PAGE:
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So I have read through articles such as this one, but none that I have read through seem to walk me through a setup that I want, and that I hope is possible without some crazy preparation. The article I mentioned seems to set things up on two hardrives, but doesn't mention if there is already data there that you want to maintain and keep as a shared portion of it.

Right now I run a sole installation of Windows 7. My boot drive right now is a 120GB SSD with about 6GB of free space left. I have a backup drive where I store most of my user data, which is a 2TB HDD that has about 1.77TB of free space left.

I would like to install Ubuntu Linux on my HDD, while leaving Windows 7 on the SSD by itself. However, the SSD does not have enough room to store any user data outside of the Windows installation and a few files here and there, so I would like to maintain all of the data that is currently on the backup drive, and keep a "shared" partition on the HDD of user data that both Windows and Linux can touch.

Is there an easy way that I can install Ubuntu on the HDD while keeping the data that is currently there in place (on a majority of the drive), and just partition only what Ubuntu needs to run smoothly on the rest of it?

Ideally I would then also like to boot from the Ubuntu partition and be given Windows 7 as an alternate bootable option in the GRUB menu, but I've only done this on a single hardrive in the past.

Are there any articles or blog posts about setting something like this up? Or do any of you guys have a set of steps I should follow? I just don't want to screw anything up.

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up vote 1 down vote accepted


  1. Free as much space as you can beforehand.

    For Ubuntu, count 10-12 GiB plus 1.5 times size of your RAM for swap partition (You can live with less, but need at least the amount off your RAM if you want to use hibernation).

    This step is not mandatory if you already have enough (i.e. more than 12GiB + swap) space, but is practical: less data there is, the less time is needed for the next step. In other words, you don't need to say goodbye to files, but this is a perfect time to look if there's some thrash to take out.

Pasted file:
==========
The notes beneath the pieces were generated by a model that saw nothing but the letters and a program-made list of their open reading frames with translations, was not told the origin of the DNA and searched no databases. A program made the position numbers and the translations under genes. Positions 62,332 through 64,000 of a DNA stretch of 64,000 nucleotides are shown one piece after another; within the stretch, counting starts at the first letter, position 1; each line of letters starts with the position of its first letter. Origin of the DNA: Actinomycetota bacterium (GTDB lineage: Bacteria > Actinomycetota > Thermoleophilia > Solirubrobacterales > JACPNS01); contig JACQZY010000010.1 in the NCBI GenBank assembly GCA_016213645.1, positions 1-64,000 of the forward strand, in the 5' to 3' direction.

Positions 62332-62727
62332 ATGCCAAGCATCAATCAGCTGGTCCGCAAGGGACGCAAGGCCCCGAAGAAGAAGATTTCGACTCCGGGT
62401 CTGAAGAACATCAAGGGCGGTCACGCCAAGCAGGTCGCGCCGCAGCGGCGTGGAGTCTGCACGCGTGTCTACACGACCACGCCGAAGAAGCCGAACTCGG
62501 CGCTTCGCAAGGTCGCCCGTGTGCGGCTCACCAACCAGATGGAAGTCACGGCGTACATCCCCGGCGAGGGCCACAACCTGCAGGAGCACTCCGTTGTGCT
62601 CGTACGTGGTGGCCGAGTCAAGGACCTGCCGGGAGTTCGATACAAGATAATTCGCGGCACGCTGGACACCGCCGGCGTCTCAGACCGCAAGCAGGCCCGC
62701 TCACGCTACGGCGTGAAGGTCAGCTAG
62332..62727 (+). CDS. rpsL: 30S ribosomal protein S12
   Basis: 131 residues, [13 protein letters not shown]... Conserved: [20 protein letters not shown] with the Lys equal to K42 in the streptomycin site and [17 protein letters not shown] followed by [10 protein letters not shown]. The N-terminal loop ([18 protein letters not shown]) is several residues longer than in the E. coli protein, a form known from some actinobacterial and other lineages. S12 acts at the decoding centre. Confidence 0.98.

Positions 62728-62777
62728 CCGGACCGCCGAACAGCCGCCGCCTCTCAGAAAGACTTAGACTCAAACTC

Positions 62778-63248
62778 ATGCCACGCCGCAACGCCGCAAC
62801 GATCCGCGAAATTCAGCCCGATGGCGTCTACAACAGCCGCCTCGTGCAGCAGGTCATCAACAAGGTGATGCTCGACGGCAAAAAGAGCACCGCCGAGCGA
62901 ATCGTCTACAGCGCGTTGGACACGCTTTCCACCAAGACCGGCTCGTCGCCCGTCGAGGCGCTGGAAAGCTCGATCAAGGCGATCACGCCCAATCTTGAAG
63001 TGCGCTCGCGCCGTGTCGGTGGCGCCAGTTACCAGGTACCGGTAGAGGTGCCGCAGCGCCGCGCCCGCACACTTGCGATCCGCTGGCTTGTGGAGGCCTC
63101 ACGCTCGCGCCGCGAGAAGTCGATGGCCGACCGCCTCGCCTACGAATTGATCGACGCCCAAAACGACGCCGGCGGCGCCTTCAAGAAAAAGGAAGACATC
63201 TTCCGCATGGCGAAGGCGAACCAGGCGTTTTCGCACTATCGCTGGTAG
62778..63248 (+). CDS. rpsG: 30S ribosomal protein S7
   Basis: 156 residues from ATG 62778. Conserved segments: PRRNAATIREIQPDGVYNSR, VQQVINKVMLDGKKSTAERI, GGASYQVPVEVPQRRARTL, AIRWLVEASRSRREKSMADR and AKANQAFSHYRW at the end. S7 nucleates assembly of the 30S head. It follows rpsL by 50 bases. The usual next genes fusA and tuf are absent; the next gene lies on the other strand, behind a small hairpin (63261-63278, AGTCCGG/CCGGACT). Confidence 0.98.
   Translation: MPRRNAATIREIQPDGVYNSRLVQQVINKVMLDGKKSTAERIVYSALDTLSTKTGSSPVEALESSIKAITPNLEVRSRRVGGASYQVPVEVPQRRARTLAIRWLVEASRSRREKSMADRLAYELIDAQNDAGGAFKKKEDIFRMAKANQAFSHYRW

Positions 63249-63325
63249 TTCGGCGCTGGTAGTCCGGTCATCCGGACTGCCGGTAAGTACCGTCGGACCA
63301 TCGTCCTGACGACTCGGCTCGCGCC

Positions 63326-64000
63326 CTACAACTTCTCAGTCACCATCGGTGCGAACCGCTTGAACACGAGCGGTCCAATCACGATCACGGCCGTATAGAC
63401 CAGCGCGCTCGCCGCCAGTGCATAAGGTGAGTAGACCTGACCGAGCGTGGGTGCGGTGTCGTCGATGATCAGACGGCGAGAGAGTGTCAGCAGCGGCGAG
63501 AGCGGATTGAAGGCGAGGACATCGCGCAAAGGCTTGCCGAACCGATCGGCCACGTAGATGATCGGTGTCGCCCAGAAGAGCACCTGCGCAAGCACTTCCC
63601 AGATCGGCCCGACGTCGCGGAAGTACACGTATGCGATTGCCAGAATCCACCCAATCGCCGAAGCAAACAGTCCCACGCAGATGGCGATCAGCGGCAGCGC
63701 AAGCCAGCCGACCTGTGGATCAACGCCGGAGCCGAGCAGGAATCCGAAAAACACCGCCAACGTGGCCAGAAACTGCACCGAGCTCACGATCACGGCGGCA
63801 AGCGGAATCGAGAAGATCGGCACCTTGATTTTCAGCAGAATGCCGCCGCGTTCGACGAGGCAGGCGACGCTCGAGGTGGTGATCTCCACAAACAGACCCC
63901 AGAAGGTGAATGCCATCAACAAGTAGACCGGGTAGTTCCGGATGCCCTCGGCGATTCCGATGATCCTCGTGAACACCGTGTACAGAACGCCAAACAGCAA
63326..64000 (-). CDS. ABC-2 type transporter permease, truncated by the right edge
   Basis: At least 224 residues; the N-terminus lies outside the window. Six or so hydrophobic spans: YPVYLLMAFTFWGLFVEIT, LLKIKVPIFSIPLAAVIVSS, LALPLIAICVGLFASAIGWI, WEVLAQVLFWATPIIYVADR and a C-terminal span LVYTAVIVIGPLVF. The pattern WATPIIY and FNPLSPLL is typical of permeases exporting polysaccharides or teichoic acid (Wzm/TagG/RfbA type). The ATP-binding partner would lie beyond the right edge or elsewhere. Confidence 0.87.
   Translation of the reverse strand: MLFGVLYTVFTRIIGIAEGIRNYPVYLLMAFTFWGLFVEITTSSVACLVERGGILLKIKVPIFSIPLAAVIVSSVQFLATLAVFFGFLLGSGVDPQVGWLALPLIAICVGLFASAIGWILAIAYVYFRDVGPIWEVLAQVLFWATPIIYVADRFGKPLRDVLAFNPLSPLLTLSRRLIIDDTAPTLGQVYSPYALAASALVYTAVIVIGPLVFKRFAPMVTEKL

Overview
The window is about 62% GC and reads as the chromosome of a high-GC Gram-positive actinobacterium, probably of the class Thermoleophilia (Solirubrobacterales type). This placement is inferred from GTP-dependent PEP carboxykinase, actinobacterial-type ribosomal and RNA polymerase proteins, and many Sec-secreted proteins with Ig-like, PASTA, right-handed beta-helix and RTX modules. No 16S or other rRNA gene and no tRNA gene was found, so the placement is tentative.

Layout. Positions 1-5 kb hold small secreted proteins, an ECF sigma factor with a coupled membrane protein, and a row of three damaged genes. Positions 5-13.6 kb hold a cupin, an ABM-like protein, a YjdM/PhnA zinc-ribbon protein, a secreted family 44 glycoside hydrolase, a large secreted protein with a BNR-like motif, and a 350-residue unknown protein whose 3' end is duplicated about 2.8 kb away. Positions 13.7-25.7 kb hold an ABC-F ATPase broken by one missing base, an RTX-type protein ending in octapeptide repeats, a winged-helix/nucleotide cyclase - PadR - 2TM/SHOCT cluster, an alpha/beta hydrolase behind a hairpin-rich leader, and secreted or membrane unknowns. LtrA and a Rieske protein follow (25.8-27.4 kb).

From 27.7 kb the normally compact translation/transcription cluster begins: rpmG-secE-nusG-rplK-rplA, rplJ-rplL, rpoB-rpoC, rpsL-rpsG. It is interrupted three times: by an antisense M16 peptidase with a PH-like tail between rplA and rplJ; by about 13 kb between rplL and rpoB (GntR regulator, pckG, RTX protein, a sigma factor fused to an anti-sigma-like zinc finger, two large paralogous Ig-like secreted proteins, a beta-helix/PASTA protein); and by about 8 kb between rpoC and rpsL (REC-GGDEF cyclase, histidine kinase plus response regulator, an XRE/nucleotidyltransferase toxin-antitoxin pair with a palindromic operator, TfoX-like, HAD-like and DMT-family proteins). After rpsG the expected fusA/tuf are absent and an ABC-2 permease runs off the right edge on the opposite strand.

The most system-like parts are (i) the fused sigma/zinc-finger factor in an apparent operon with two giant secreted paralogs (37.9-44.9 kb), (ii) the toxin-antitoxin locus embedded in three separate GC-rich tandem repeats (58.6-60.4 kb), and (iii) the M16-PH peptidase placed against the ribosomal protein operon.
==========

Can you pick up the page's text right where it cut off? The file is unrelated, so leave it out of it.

2. Defragment the partition that is to be resized. This will simplify (i.e. speed-up, i.e. reduce risk of) the actual resizing.

  3. Boot using a CD/USB with a partition manager like gparted. I guess that Ubuntu live CD already has it, but there are many specialized CDs like sysresccd. (Note that I'm talking about CDs, but most of these can be easily used with USB sticks.)

  4. Resize the partition to make space for the new ones. This is a potentially dangerous operation (power blackout during partition is a very nasty thing), so make sure you have backed up the data.

    I normally use GParted for this job, it has a nice GUI and comes with many live CDs.

    Note that you can resize it so that the "free space" will be before, or after the occupied. Since you are planning to boot from it (and some old boot loaders can't "reach" further than certain place from start), I'd recommend to have the space (i.e. the final Ubuntu partition) before, like this:

    N - space occupied by NTFS partition
    . - unallocated space (here be lions)


So at this moment you should have disk with only one partition on it that does not occupy all available space. (I'm not mentioning the first disk, of course).

You can leave the rest for Ubuntu installer. I'll list here what basically Ubuntu will need to do---for some of these it will ask you, others might be automatic. However, in 99.9% cases, default option is what you want, and if there is a destructive option, you will be warned: